PTQ Q2 2022 Issue

HC inlet

Finned rows

Observ. door

Steam lancing

Future rows provision

Observ. door

Steam lancing

Bare rows

HC outlet

Figure 2 Convection section future rows

Utilising future rows to increase the capacity of fired heaters Refineries worldwide are pushing their operating units to extract more from their existing hardware. The fired heater often jolts this ambition. The firebox temperature increases near the allowable limit, or the metal temperature, read by tube skin thermocouples, reaches close to its metallurgical limit. In such events, adding rows into the space provided can offer minor relief and an effective solution to increase the unit’s throughput appreciably. Refer to Table 1 for a comparative case study. As evident from the study, add- ing rows helps arrest the increase of radiant flux that is inevitable whenever higher throughput is pro- cessed through the heater. Even by a small margin, the increment in throughput can benefit the refiner, depending on the criticality and profitability of the product the unit generates. Utilising future rows for incremental efficiency improvement of fired heaters Furnace efficiency improvement has always been the lowest hanging fruit while auditing refinery fuel consumption patterns. Extracting more heat from flue gas has been an age-old proven technique. Utilising the future rows in the case of a natural draft furnace is a sim-

Figure 1 Fired heater convection section using provision for future rows as a stand-in solution for low-cost revamps

a fired heater or when the heater is required to be operated with more severity. Standards for the design of fired heaters (API 560) require space to be provided in the convection section for additional tubes, the so-called ‘future rows’. This article will focus on the pos- sibility of utilising the future rows provision included in the design of the fired heater convection section (see Figure 1 ) to keep these critical parameters within their intended operating limits and enhance the operating efficiency with minimal complexity. The American Petroleum Institute’s Standard 560 1 rigor- ously defines best design and sizing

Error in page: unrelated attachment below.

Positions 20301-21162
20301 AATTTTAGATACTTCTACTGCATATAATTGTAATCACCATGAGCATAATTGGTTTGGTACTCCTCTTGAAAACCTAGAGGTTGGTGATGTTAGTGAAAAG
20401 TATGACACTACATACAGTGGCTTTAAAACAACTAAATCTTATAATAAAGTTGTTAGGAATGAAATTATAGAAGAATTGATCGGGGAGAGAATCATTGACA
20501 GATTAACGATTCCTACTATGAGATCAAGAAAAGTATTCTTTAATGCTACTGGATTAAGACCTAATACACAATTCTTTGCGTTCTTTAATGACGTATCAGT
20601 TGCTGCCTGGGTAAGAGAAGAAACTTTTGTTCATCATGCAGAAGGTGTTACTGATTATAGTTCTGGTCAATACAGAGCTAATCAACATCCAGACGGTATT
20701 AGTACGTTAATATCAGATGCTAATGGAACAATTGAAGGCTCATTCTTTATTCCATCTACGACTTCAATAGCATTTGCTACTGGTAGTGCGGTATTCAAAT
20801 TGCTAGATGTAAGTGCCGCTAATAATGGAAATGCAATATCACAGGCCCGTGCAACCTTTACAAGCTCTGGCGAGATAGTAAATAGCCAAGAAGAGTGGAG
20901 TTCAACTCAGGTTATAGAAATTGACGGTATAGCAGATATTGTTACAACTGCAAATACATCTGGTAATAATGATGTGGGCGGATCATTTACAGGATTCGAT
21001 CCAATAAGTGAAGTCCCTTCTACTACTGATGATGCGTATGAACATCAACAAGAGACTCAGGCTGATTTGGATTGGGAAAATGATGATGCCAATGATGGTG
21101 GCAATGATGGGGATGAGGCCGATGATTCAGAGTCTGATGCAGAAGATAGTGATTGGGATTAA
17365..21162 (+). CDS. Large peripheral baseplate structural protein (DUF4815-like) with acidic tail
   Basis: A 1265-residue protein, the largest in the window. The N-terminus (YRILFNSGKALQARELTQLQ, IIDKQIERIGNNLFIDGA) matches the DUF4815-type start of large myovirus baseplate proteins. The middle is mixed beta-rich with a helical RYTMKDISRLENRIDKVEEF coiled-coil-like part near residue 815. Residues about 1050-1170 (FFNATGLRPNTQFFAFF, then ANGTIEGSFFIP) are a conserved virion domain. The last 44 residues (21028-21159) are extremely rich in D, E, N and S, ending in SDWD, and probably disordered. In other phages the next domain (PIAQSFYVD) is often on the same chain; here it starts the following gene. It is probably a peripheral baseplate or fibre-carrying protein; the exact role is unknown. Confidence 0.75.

practices for fired heaters. The API standard recommends including provision for two future rows in the convection section in the design of new fired heaters. The basic idea is to ensure space is available to install additional rows in the event of the need for further surface area aug- mentation without any major capi- tal or labour-intensive revamps. See Figure 2 for a visualisation of con- vection future rows. If these future rows are located at the breeching or top section of the convection section, utilising them will require changes to the heater terminals and the transfer line, which may not be an easy solution to implement

Increasing capacity of fired heaters by adding future rows of convection tubes

Base case Thru’put increase Thru’put increase without adding with installation future rows of two future rows

Absorbed process duty, MMKcal/hr




Thru’put, t/hr of feed




Average radiant flux, Btu/hr.ft 2 Bridgewall temperature, °C

12 000

12 500

12 008


892 477

881 413 405

Flue gas temperature ex-convection section, °C 470

Maximum tube metal temperature, °C

405 2332

407 2332

Convection surface area, m 2


Table 1

64 PTQQ 2 2022

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